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Arts & Entertainment
Roundup: Reviews of TNT series 'Into the West'

Should you watch "Into the West," the TNT mini-series that follows an Indian and non-Indian family amid the settling of the West? The reviews are flooding in, with most critics praising the attempt to include the Indian perspective.

But while the overall response has been positive, some say the effort falls short of its goal. Judge for yourself as the first episode of the six-part series debuts tonight. Check local listings for channel and times, as there will be repeats.

Dennis Zotigh, a Kiowa/Pueblo/Sioux man who is a historian for the Oklahoma Historical Society, says "Into the West" is hardly true to Indian people. "Historical inaccuracy, perpetuation of negative stereotypes and status quo mentality abound in this production," he says. "In the roughly 10-minutes of portraying interaction with the Mohave tribe, the Indians get drunk, the young women immediately offer themselves to the explorers and a quiet village of stoic Indians hang around camp with no dialogue to speak of. Several were wearing $5.00 Mexican blankets available from Stuckey�s and Loves Country Stores."
Historian pans Into The West (The Native American Times 6/10)

One of the more interesting reviews comes from Nancy deWolf Smith of the Wall Street Journal. She likes the Indian stories, saying they are the "best acted." "There are fascinating glimpses into their society, chiefly among the Lakota-speaking Sioux, whose daily lives (including troubles with other tribes), customs and faith are depicted with respect and admiration. We are introduced to their concept of a great circle of life, symbolized in part by the medicine wheel," she writes.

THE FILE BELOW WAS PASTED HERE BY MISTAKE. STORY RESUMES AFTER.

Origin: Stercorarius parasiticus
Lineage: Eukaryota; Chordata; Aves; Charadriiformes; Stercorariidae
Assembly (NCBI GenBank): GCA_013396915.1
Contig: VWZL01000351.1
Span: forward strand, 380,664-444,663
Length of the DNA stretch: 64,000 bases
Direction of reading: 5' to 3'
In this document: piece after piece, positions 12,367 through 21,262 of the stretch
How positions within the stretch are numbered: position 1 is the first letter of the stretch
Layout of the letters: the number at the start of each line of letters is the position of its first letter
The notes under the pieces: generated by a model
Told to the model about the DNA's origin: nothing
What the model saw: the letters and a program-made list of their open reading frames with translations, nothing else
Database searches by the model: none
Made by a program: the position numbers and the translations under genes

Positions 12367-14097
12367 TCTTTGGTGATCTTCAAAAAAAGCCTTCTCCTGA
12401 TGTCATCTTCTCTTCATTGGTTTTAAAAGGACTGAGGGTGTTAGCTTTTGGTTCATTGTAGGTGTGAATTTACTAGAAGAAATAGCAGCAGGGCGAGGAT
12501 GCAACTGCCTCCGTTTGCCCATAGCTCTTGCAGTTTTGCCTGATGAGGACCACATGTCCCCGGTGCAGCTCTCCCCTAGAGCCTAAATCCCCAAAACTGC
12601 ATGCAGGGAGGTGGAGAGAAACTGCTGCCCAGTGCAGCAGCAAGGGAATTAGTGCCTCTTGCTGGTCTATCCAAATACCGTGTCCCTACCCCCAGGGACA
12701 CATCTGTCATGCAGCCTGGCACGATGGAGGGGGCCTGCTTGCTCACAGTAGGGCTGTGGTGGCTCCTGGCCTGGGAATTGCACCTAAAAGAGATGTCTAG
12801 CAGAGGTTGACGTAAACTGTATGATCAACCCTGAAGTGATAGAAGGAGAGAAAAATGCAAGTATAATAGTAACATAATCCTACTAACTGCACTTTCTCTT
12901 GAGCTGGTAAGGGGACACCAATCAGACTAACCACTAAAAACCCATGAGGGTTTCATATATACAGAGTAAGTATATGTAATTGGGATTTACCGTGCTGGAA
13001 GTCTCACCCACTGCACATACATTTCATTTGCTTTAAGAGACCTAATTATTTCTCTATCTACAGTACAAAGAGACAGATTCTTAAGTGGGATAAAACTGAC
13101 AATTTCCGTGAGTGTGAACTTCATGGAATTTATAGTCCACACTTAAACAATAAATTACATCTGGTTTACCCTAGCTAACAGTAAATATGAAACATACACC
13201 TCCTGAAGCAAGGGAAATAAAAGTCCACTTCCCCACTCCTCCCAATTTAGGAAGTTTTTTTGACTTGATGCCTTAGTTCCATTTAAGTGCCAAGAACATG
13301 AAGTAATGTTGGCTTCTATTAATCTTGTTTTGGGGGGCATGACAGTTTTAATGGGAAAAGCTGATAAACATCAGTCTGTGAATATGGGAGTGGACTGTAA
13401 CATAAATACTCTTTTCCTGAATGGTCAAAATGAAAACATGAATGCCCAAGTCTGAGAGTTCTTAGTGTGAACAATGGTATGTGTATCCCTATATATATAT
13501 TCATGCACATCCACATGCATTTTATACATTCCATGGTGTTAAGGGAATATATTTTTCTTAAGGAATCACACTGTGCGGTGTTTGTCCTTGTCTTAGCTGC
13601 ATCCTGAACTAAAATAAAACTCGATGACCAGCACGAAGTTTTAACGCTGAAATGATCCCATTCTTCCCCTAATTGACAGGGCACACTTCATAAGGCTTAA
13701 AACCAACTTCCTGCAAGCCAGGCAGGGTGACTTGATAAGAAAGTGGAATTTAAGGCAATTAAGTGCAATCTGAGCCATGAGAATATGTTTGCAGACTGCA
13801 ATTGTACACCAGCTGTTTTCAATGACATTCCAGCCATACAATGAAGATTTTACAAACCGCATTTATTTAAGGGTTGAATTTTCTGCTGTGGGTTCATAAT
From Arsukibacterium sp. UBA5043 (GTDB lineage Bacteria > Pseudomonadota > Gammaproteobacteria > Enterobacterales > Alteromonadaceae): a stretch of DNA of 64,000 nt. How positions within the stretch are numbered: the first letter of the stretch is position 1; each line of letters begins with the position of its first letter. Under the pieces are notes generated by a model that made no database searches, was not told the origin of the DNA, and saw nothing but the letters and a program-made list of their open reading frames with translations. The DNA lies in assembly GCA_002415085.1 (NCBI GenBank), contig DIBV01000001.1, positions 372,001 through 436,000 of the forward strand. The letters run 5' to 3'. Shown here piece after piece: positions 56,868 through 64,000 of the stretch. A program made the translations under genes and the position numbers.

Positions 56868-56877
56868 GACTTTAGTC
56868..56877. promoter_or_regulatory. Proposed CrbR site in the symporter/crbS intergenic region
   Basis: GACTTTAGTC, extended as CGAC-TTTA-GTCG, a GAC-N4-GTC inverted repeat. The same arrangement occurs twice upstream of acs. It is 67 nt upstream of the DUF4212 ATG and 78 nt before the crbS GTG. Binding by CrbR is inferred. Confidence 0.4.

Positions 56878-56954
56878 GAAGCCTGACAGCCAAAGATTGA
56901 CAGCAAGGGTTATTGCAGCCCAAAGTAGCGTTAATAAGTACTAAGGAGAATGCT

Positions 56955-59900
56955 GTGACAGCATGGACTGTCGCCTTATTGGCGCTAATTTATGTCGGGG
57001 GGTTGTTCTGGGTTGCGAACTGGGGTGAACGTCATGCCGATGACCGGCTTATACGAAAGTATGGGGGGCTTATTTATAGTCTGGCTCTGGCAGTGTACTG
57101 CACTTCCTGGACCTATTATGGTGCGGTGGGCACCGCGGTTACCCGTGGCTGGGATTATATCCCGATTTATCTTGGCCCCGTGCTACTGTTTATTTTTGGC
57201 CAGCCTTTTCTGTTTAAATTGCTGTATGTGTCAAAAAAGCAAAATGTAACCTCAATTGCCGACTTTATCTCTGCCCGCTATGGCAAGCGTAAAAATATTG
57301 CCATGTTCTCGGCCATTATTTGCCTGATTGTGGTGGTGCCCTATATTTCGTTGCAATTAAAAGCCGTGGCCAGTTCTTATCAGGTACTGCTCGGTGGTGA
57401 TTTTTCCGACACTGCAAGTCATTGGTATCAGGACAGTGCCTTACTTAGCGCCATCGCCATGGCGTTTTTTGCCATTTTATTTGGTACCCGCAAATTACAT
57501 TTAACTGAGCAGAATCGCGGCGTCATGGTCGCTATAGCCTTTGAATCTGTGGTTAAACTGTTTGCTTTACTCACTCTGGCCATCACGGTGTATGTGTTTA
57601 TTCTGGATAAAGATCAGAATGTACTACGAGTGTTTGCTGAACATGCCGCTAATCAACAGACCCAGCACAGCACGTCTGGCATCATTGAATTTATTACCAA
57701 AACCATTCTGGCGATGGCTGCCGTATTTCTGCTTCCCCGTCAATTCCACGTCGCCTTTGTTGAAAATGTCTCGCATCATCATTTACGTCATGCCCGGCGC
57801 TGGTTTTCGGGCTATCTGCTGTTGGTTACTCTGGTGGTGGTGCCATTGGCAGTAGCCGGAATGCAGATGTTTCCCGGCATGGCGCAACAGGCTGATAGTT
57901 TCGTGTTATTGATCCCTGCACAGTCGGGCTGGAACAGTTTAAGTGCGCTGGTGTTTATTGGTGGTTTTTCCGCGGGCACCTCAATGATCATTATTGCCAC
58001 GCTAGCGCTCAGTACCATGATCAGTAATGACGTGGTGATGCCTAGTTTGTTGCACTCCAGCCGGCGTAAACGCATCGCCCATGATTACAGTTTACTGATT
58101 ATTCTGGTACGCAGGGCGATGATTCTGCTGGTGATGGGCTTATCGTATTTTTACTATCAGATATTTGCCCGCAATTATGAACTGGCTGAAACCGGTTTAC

But the respect for Indians only goes so far, she adds. "They seem to be marrying whites all the time, as if the show's creators think this is the only way the audience will truly embrace and relate to them." she writes. "Perhaps the most ludicrous seduction scene ever filmed appears in a segment typical of the series' new-clich mode. A young white woman is abducted by Indians, lathered with love oil by an old woman and then brutishly pounced upon by Prairie Fire, a Cheyenne warrior whom she fends off by reciting 'Miss Muffet' and other nursery rhymes (the Indians think these are evil-spirit incantations).

"But she grows to admire her suitor after he refuses to trade her to another Indian for a fancy pelt. Next thing we know, the hunky Prairie Fire [played by Jay Tavare, at right] is reclining by the fire in his tepee, as the now-kittenish abductee shakes her Ann-Margret tresses down her bare back and coos 'Twinkle, Twinkle Little Star' to him."
A West That Never Was (The Wall Street Journal 6/10)

A common theme among the reviews is the series' attempt to portray Indians and non-Indians in the same light. Neither side is completely glorified or vilified, says Alessandra Stanley of the New York Times. "Throughout, there is a studied effort to flip television western clich�s: The first alcoholic beverage served is not a jug of 'firewater' whiskey, but an Indian drink that a tribe in the Montana Territory offers a gang of quickly intoxicated pelt traders," she observes. "(Later, of course, the treacherous hospitality is reversed: white traders pay Lakota hunters in whiskey, not guns.)"
An Old West Saga, Told From Both Sides (The New York Times 6/10)
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Mike Kelly of The Toledo Blade thinks the series "does seem to drag in parts" but says it succeeds at being fair. "Despite a few shortcomings, though, the miniseries is mostly evenhanded in dealing with a very complex story, and it's about as authentic a tale as you're likely to see about the opening of the American West," he says.
TNT plays fair on the American frontier (The Toledo Blade 6/10)